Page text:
MLK award winner befriends local communities


What surprises Margaret Quern about the Dr. Martin Luther King Community Involvement Award presented to her Jan. 19 was not the praise and recognition, but the simple reward of being regarded as a "friend" by those with whom she works. "As the first European American to receive this award I was honored and humbled," Quern said. "But I strongly believe that you get more than you give."

And give is all that Quern seems to do. She received the award from Vice President for Government, Community and Public Affairs Carol Scheman "for her outstanding contribution to the betterment of our communities" - the communities surrounding Penn and in Camden, N.J.

Quern.gifQuern spent the summer as a co-leader of a Community Youth Mapping Project in which 25 teenagers, ages 13-17, from University City and Overbrook, canvassed their neighborhoods in search of community resources. Although the teenagers were paid minimum wage, Quern does not believe that was what the program was all about. "It was a youth empowerment program," Quern said, and "it helped them gain a sense of self."

But for Quern it was "an opportunity to bond with the youth." She still maintains contact with the teenagers who regarded her as a counselor and a big sister. And, like a big sister, she has their pictures up on her wall in the form of a calendar she created for herself and her two co-leaders. But she did not forget her 25 "brothers and sisters." She presented each of them with a collage of pictures of their summer together.

During the school year, along with being a full-time student majoring in Urban Studies and Afro-American Studies, this fifth-year senior is the program director of the Castle Community Living and Learning Program. Her job is to get Penn students involved in community activity. She arranges educational discussions in which subjects that might not normally be discussed are broached; these include AIDS, poverty and homelessness.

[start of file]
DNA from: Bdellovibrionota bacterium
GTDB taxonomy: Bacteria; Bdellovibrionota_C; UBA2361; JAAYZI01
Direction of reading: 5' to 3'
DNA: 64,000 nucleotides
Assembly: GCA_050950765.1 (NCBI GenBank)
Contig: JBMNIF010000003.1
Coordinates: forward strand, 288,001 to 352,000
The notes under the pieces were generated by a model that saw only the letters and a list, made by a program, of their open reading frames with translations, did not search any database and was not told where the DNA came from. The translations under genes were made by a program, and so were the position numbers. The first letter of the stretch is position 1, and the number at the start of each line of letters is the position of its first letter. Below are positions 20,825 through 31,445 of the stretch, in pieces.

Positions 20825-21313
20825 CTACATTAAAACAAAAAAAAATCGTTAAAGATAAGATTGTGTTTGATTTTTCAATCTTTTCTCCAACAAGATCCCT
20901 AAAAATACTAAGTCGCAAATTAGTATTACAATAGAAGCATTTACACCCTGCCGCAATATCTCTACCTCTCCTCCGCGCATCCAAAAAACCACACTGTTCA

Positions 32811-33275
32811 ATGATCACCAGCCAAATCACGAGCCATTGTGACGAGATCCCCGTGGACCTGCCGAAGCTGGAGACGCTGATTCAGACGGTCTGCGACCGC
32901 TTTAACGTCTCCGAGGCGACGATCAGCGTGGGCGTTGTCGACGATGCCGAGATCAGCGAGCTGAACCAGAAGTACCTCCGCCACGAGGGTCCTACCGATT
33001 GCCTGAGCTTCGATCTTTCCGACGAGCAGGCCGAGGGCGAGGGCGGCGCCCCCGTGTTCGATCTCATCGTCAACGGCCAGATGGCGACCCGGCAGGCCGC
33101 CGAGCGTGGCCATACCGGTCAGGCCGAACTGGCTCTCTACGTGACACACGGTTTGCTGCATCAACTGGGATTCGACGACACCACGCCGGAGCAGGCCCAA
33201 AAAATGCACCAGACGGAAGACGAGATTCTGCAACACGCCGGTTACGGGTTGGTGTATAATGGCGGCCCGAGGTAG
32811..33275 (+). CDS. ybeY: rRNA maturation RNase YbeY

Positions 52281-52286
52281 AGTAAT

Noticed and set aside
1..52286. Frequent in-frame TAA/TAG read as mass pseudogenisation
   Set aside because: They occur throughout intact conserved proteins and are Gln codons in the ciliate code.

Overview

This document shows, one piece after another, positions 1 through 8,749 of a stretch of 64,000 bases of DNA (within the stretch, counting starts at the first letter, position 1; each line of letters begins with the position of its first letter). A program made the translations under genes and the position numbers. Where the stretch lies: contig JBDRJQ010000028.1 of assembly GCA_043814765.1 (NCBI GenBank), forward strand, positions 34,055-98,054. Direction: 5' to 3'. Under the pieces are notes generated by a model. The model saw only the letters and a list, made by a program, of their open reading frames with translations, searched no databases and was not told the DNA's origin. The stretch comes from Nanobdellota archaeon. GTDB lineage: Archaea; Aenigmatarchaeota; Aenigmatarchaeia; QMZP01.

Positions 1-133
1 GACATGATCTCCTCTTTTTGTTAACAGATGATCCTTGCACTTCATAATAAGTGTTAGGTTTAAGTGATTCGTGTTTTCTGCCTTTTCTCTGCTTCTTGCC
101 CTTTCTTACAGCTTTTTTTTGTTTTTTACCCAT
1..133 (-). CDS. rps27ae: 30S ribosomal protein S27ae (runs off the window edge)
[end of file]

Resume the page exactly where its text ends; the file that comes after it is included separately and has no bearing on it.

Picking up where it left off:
She also helps to devise programs to help her fellow students cope with problems that they encounter during their service. "I help them challenge what it means to be a person who does community service, or community giving as I like to call it," Quern said.

But her real passion is working in Camden. Although Camden is nine square miles of ghetto, Quern sees the beauty in the people and their "resilience in the face of so much nastiness." She compared Camden to a gray fall day. "I love gray days in the fall because that is when you really notice the colors of the leaves. That is why I love Camden, because its colors stand out so much more."

Quern, who has worked in Camden for the past five years, including one year in which she lived there, has spent her time meeting and building relationships with people there step by step. To those she has befriended she is a cousin, a big/little sister, a daughter and a friend. She plans to continue her involvement in Camden because she hopes to help Camden and its children realize their potential. However, she acknowledges that is a difficult task.

"Trust building is a hard and slow process, especially as a white woman from a privileged background," Quern said. "But as a minister friend of mine said, 'Camden is a petri dish for urban America.' If Camden would change,

it would have a domino effect on

urban communities throughout the country."

Although her work in Camden probably played a large part in her winning the award, she does consider her work there to be community service. "I'm just hanging out, learning and listening," Quern said. "When you listen, that is when you're heard. MLK listened and that is why he was heard."

Originally published on February 12, 1998